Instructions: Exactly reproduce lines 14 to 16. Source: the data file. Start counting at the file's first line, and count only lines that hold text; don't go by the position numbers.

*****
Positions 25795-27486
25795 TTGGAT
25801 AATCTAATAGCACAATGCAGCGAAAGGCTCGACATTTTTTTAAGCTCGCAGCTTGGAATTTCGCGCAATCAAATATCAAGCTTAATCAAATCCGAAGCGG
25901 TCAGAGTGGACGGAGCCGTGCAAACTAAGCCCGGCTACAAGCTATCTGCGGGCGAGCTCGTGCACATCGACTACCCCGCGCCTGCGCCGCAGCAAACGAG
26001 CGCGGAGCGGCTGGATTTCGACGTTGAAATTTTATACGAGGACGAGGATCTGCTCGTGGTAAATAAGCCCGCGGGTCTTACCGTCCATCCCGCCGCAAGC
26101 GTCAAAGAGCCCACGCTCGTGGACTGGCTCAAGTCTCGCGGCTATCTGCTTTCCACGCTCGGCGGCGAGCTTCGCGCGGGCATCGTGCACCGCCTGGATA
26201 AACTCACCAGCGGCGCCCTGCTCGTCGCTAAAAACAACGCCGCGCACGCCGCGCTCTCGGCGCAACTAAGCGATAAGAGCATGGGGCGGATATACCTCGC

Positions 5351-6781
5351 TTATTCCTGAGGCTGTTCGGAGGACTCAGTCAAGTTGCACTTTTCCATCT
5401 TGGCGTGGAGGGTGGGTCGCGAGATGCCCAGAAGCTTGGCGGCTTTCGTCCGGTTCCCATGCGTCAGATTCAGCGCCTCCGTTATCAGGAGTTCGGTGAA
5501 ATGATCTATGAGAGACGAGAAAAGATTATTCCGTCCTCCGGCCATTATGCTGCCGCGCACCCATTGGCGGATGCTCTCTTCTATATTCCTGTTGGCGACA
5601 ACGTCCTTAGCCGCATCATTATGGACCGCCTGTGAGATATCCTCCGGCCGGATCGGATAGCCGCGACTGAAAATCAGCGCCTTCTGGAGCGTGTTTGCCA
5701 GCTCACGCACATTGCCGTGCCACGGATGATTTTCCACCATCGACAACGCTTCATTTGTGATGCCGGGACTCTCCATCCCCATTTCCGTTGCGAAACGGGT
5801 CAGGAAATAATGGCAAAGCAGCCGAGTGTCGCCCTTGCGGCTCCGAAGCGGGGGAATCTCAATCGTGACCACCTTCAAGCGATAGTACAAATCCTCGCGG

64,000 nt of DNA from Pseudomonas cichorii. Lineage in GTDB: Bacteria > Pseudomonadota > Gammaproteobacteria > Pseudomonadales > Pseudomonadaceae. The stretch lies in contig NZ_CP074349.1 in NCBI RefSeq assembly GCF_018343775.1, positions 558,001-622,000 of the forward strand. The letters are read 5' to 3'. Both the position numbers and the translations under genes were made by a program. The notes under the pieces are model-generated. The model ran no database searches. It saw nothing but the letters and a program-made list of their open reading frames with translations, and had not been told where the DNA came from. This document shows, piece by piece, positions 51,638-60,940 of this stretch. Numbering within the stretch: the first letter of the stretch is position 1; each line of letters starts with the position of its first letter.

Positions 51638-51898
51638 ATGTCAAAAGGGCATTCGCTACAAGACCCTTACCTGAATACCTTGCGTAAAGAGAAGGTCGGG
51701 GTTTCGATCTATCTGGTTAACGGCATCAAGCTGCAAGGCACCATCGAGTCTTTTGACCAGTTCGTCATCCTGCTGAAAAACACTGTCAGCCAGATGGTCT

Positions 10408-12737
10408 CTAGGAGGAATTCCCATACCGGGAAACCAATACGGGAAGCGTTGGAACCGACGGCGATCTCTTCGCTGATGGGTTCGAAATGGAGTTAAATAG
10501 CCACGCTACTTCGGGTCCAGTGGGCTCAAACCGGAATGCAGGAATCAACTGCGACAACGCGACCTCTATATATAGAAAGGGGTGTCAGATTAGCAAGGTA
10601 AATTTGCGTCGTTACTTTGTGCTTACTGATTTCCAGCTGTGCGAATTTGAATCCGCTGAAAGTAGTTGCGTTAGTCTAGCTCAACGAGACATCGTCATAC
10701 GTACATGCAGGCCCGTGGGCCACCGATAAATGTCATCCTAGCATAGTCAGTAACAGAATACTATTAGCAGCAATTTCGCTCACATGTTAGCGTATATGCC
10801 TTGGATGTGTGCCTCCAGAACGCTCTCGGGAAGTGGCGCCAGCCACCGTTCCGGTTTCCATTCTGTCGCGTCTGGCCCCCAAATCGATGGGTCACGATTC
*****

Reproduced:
5801 CAGGAAATAATGGCAAAGCAGCCGAGTGTCGCCCTTGCGGCTCCGAAGCGGGGGAATCTCAATCGTGACCACCTTCAAGCGATAGTACAAATCCTCGCGG

64,000 nt of DNA from Pseudomonas cichorii. Lineage in GTDB: Bacteria > Pseudomonadota > Gammaproteobacteria > Pseudomonadales > Pseudomonadaceae. The stretch lies in contig NZ_CP074349.1 in NCBI RefSeq assembly GCF_018343775.1, positions 558,001-622,000 of the forward strand. The letters are read 5' to 3'. Both the position numbers and the translations under genes were made by a program. The notes under the pieces are model-generated. The model ran no database searches. It saw nothing but the letters and a program-made list of their open reading frames with translations, and had not been told where the DNA came from. This document shows, piece by piece, positions 51,638-60,940 of this stretch. Numbering within the stretch: the first letter of the stretch is position 1; each line of letters starts with the position of its first letter.

Positions 51638-51898